Honor in the Past: The Case of Mexico

This episode provides information about how honor was actually lived and experienced. It shows how plebeians conceived of their own honor and were willing to defend it. The incident also demonstrates that the contested identities that individuals or families presented were bound up in their own self-perceptions of honor. In this case, an indigenous family within the indigenous nobility and official class, took on a poor Spanish woman who, although she went by the honorific doña, only had a brother and a sister to defend her. She could neither marshal the forces of family connection nor call upon a community willing to shield her. While more elite women could pull off an illegitimate pregnancy, doña Manuela Morales was not in this league. And although some people sided with her and challenged the Galicias’ authority, and even identity as indigenous nobles, the Galicias ultimately prevailed because their status was more secure and their actions showed a desire to remain virtuous. Ultimately, the community’s verdict is shown in actions rather than words. In the end, it was doña Manuela Morales who was jailed, not the Galicia family. The logic behind the Galicias’s actions might find some echoes in the events reported regularly in the press that link violence at the behest of honor. When twenty-first century men attack daughters or wives whose conduct is in contravention with ideas of honor, they are protecting their reputations within a small social network that matters to them just as the Galicias did.

Patterns and Honor

This particular incident is very telling, but is it representative? Historians debate whether the deep analysis of one episode can be considered typical. Some seminal books (Davis, 1983, Ginzburg, 1980), despite being based on one court case, were widely read and very influential. Yet these studies had their critics because of their narrow focus (Finley, 1988, Davis, 1988). In their defense, the authors used their vast experience in reading the archives in order to create an exceptional analysis of these documents. So, in a sense, they used one example to reflect the patterns that they discovered in the larger corpus of material. Other historians prefer to base their interpretations on documents containing information on large groups of homicides, fights, rapes or beatings. By doing so, we highlight the commonalities between the various incidents rather that the particularities of one case. We look for patterns rather than exceptions, and we build models of behavior based on common actions rather than individual actions.

Not all plebeians defended honor in the same way as the Galicias. In fact, theirs was the only case that I found in which people tried to cause a miscarriage. But, their actions do reflect a pattern found in the actions of many other Mexicans: using violence to defend honor. Plebeians differed in their conduct from the elites who tended to use written forms of defense such as petitions, memorandums, or lawsuits. What ties the plebeian class together in all their gradations of status is that they used their fists and their weapons to defend their honor, rather than resorting to the courts. Just as the elites understood subtle insults to their honor when they were, for example, refused the right to bring a velvet cushion to sit on during mass (Cañeque, 2004) or given an inferior seat at the official bullfights (Viqueira Albán, 1999), plebeians understood what constituted an affront to their honor. The difference lay in their responses; they used physical weapons rather than written ones.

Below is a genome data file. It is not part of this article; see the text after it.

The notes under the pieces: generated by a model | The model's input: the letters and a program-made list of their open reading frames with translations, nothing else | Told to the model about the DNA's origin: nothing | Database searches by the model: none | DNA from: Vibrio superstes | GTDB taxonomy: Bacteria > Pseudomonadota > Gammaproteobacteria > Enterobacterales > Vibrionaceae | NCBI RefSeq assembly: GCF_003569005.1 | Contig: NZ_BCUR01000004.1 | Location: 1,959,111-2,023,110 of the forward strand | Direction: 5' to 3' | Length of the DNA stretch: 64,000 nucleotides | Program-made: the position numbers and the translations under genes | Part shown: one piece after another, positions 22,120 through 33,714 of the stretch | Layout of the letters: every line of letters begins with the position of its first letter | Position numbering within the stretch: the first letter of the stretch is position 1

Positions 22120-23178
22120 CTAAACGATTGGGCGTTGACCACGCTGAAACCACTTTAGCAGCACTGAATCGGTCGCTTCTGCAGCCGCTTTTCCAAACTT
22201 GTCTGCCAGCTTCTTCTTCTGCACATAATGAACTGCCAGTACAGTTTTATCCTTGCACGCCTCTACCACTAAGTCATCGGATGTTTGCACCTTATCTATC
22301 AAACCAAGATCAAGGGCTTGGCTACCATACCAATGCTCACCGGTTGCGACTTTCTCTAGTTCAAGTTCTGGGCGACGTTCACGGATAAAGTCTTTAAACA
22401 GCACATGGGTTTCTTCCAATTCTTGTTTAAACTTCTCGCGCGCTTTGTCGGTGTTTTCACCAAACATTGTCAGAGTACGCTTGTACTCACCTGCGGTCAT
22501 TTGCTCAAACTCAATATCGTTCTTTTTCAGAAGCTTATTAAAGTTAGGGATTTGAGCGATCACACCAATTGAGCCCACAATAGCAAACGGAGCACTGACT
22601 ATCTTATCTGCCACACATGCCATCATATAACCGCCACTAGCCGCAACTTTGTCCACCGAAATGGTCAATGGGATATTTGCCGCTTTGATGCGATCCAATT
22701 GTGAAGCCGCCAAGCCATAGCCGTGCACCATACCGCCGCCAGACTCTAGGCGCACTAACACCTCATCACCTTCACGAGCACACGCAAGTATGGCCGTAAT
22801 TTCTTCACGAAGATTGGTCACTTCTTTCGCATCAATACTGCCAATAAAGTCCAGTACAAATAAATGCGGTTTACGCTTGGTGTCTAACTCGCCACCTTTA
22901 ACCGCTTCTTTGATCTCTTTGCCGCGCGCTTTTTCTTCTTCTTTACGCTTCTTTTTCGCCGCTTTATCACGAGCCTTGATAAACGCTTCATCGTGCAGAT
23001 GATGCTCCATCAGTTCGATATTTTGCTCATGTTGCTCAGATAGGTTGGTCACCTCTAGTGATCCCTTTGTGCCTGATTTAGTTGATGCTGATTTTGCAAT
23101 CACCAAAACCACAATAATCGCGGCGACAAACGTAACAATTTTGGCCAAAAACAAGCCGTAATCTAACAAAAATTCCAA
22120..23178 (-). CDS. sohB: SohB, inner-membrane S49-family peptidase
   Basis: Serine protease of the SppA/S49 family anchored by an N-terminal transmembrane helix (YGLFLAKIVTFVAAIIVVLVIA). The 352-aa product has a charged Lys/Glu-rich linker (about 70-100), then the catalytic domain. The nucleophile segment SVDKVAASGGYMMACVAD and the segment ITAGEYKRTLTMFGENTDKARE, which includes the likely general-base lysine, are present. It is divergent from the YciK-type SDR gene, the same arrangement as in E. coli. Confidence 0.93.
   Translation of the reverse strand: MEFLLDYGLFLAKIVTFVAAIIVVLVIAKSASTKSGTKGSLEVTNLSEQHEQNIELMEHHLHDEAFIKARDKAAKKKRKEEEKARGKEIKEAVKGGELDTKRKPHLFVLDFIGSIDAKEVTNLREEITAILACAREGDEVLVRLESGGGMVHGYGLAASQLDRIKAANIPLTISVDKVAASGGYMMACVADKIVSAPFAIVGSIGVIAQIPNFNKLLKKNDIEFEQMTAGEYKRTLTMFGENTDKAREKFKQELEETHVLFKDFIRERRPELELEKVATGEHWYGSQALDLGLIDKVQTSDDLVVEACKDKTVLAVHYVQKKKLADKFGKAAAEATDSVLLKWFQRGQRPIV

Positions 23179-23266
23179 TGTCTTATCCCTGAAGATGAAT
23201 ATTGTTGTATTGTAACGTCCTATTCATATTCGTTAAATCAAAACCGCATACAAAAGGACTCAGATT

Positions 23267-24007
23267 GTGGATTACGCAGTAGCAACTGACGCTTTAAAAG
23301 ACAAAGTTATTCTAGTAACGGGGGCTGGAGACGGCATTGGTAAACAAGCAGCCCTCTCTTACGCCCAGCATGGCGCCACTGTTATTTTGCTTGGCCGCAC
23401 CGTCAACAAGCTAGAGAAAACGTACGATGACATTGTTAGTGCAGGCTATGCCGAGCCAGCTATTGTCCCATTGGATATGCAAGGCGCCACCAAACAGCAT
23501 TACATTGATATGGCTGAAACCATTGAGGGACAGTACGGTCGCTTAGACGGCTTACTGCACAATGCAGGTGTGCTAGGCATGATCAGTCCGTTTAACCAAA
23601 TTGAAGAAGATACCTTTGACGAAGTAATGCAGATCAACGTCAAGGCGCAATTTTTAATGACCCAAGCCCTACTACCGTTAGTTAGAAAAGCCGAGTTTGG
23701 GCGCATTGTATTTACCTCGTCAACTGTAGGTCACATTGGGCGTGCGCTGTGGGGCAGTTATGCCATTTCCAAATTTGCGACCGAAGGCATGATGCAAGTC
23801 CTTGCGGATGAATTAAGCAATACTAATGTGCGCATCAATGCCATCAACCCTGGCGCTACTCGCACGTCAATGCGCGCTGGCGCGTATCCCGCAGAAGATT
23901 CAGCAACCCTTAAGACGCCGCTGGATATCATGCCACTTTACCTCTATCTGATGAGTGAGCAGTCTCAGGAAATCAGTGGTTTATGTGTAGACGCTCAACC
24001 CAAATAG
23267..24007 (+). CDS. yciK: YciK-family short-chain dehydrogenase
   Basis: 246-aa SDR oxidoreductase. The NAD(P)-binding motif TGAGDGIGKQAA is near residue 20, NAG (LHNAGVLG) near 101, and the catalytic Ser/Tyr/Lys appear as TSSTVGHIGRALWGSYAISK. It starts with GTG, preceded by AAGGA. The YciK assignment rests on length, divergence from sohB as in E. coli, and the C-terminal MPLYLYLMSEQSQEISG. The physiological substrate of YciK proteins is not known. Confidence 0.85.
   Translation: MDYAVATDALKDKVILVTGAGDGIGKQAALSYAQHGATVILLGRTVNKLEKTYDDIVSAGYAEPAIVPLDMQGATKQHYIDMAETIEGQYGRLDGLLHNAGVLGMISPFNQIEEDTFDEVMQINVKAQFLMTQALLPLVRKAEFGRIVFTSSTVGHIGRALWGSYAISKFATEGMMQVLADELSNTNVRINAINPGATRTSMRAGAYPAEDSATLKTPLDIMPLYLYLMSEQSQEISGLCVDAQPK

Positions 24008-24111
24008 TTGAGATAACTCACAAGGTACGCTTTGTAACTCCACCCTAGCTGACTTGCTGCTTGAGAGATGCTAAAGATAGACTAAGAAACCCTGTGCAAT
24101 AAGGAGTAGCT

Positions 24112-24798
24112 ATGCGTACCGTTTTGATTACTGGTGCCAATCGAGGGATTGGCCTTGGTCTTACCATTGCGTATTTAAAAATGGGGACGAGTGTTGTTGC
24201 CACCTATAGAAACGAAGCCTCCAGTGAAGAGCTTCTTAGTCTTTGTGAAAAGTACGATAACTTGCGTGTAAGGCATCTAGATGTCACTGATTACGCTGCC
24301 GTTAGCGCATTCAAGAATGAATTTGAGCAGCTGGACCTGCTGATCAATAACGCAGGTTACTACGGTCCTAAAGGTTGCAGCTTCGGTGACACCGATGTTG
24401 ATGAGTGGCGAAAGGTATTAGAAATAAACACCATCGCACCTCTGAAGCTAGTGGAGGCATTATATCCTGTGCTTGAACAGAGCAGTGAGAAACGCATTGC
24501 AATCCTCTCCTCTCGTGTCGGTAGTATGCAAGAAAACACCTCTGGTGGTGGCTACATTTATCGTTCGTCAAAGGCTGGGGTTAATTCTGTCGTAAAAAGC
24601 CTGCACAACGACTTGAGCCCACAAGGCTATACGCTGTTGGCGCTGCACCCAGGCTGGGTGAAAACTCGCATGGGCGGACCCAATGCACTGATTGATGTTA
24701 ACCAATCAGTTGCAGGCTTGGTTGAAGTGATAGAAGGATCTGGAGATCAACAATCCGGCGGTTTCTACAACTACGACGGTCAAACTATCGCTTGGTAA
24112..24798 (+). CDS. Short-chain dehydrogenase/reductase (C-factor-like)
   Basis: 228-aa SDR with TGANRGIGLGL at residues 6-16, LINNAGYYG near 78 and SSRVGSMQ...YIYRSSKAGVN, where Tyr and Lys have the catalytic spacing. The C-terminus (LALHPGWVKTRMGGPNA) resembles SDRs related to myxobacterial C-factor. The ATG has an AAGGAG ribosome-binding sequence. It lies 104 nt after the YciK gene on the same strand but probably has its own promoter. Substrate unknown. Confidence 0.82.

Although honor may seem quite insubstantial to us, something for which it is not worth killing or dying, it is clear from the documentary record that people have believed in its importance and its substance. They judged it vital to defend their reputations because, if honor was your very being, without it, you were nothing. In the case of the Galicias, it is obvious that they considered an illegitimate baby to be a very real threat to their family's reputation. The child’s presence could not be hidden, and thus would devalue their collective virtue. The actions taken by the Galicia family represented a way to guard against any stain to their reputation. In some ways, it would seem their strategy backfired, as it attracted even more attention to their predicament. Yet, in the end, the community supported the Galicias. Their honor was restored and their actions endorsed. What is clear from the historian’s point of view is that actions taken explain more about honor than the theory that can be found in treatises. It is from an examination of patterns that we can discern what honor really meant to people and how they lived it. And perhaps by looking to the past, we can also look forward to understanding the way ahead in terms of honor in the twenty-first century.


Cañeque, A. (2004) The King’s Living Image; The Culture and Politics of Viceregal Power in Colonial Mexico. New York: Routledge.

Cope, R. D. (1994) The Limits of Racial Domination; Plebeian Society in Colonial Mexico City, 1660-1720. Madison: University of Wisconsin Press.

Davis, N.Z. (1983) The Return of Martin Guerre. Cambridge: Harvard University Press.

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